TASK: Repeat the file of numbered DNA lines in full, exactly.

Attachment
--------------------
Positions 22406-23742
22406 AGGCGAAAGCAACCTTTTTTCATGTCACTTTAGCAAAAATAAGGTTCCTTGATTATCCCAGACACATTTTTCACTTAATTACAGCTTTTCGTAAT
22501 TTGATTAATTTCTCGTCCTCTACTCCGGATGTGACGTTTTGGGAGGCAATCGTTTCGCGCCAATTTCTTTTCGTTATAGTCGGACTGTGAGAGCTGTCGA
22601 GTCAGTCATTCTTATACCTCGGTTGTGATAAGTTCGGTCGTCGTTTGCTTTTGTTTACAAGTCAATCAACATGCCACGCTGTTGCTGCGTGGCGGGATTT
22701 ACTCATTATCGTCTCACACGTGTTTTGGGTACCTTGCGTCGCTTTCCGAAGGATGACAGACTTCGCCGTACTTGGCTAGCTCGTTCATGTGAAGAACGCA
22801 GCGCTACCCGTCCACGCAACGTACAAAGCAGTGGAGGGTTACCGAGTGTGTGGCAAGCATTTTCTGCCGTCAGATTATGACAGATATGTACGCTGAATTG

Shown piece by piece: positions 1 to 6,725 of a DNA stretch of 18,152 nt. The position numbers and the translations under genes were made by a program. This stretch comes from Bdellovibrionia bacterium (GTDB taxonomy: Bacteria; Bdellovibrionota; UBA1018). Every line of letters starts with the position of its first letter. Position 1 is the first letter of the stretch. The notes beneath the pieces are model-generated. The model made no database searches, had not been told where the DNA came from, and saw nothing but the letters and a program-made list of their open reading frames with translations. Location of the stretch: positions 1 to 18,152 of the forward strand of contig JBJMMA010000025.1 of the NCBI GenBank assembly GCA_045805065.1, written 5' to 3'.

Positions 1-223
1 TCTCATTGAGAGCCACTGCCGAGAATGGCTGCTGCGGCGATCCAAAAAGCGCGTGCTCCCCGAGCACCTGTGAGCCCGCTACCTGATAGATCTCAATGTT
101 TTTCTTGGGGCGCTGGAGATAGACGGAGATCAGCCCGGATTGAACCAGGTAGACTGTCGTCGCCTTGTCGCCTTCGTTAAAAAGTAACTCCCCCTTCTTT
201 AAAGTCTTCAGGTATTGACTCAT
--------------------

Positions 22406-23742
22406 AGGCGAAAGCAACCTTTTTTCATGTCACTTTAGCAAAAATAAGGTTCCTTGATTATCCCAGACACATTTTTCACTTAATTACAGCTTTTCGTAAT
22501 TTGATTAATTTCTCGTCCTCTACTCCGGATGTGACGTTTTGGGAGGCAATCGTTTCGCGCCAATTTCTTTTCGTTATAGTCGGACTGTGAGAGCTGTCGA
22601 GTCAGTCATTCTTATACCTCGGTTGTGATAAGTTCGGTCGTCGTTTGCTTTTGTTTACAAGTCAATCAACATGCCACGCTGTTGCTGCGTGGCGGGATTT
22701 ACTCATTATCGTCTCACACGTGTTTTGGGTACCTTGCGTCGCTTTCCGAAGGATGACAGACTTCGCCGTACTTGGCTAGCTCGTTCATGTGAAGAACGCA
22801 GCGCTACCCGTCCACGCAACGTACAAAGCAGTGGAGGGTTACCGAGTGTGTGGCAAGCATTTTCTGCCGTCAGATTATGACAGATATGTACGCTGAATTG

Shown piece by piece: positions 1 to 6,725 of a DNA stretch of 18,152 nt. The position numbers and the translations under genes were made by a program. This stretch comes from Bdellovibrionia bacterium (GTDB taxonomy: Bacteria; Bdellovibrionota; UBA1018). Every line of letters starts with the position of its first letter. Position 1 is the first letter of the stretch. The notes beneath the pieces are model-generated. The model made no database searches, had not been told where the DNA came from, and saw nothing but the letters and a program-made list of their open reading frames with translations. Location of the stretch: positions 1 to 18,152 of the forward strand of contig JBJMMA010000025.1 of the NCBI GenBank assembly GCA_045805065.1, written 5' to 3'.

Positions 1-223
1 TCTCATTGAGAGCCACTGCCGAGAATGGCTGCTGCGGCGATCCAAAAAGCGCGTGCTCCCCGAGCACCTGTGAGCCCGCTACCTGATAGATCTCAATGTT
101 TTTCTTGGGGCGCTGGAGATAGACGGAGATCAGCCCGGATTGAACCAGGTAGACTGTCGTCGCCTTGTCGCCTTCGTTAAAAAGTAACTCCCCCTTCTTT
201 AAAGTCTTCAGGTATTGACTCAT